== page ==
The United States and Europe are at the same point on these questions. They support both a desire to accelerate regulation, particularly around bitcoins, and to issue a central bank currency. This posture is shared by all the central banks of the industrialized countries which come together around the Bank for International Settlements. It is also the institution that produces the most reports on digital currencies. However, there are still no decisions on the form that these digital currencies will take.
The central banks have all shown a desire to open up discussions on the opening of accounts at the central bank. Some small countries, notably the Eastern Caribbean States, have taken the plunge, which is easier for these countries that are still poorly banked. China, for its part, has chosen to develop a central bank currency that goes through commercial banks. Concretely, you keep your account in your current bank but a part must be deposited by the commercial bank at the central bank in order to ensure an equivalence between the account and the liabilities of the central bank. For individuals, this hardly changes anything. The downside is that the issue of anonymity is sidelined. The advantage is that we continue to go through the banks, without creating a currency that would be an alternative to the banking system. This is more intelligible to the majority of the population and it also arouses less apprehension on the part of banks.
The other problem is that the room for maneuver is left in the hands of the commercial banks. In the Chinese system, where the bank is integrated into the public system, this creates little problem. In the European system, banks are private actors, it is not the same thing. Do we want to merge central bank currencies and credit-linked bank currencies? In addition to this technical point of view, there are geopolitical issues, particularly on the circulation of currency abroad.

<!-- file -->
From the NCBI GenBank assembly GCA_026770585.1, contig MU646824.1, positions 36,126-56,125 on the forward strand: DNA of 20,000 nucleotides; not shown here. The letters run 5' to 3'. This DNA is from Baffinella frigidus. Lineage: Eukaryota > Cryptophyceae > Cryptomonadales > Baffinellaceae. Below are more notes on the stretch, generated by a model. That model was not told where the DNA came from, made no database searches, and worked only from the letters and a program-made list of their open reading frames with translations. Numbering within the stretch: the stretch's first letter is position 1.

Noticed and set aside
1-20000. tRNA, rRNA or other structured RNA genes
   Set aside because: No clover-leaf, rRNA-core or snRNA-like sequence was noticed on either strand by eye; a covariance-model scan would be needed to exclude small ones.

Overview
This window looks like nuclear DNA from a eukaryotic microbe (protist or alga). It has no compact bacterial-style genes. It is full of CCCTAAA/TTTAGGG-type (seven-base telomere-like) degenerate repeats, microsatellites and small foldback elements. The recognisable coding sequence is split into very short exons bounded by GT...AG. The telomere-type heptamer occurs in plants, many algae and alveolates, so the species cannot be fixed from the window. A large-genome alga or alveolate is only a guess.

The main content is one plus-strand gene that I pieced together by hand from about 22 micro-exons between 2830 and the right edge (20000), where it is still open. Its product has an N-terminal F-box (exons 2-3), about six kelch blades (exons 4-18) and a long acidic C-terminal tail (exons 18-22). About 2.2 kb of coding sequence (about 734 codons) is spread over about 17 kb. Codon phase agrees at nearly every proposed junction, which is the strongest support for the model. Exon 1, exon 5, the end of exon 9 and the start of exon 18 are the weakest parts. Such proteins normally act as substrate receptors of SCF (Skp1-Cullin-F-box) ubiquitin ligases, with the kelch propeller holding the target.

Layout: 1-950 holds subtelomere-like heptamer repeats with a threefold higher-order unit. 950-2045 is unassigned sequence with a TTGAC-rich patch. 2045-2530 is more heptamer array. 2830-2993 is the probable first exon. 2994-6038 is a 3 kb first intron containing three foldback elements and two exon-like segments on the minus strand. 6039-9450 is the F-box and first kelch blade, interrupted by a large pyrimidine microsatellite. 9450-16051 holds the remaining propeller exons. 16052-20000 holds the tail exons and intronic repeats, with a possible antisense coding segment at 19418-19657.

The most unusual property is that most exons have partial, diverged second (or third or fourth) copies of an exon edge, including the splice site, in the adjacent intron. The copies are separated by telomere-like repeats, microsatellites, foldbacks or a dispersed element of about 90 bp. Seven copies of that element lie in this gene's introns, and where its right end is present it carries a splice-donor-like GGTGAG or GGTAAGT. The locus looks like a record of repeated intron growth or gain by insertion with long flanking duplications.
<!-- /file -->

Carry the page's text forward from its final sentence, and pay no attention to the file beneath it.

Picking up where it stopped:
Who can have these accounts at the central bank? Can foreign individuals open this type of account? This is also why there is a fear that this currency will spread to other countries. When a country uses dollars, it remains relatively anonymous compared to what happens in the United States. China’s solution means that if a foreign country, for commercial or diplomatic reasons, used Chinese currencies, it would risk becoming completely dependent on China in terms of information and data. In view of the economic dependence of certain countries, this scenario cannot be ruled out at all.
For example, the International Monetary Fund also exists to allow countries that are in crisis to have access to monetary forms to resolve these crises. For 10 years, the multilateralism that existed in terms of monetary rescue has been disintegrating in favor of two or three central banks that will lend when the States need it. This was the role of the United States following the 2008 crisis, and this is what China is doing today. This phenomenon reveals the regionalization of the role of lender, with a system of currency wars and a singularization of the role of last resort.
It is therefore possible to see that beyond the technical questions, the international stakes of the circulation of currencies and geopolitics are enormous. However, the crypto trend continues to move in a positive direction, along with the emergence of crypto-currency user communities that aim to facilitate all members to achieve maximum profit from every cryptocurrency they buy. One of the most famous is Meta Profit.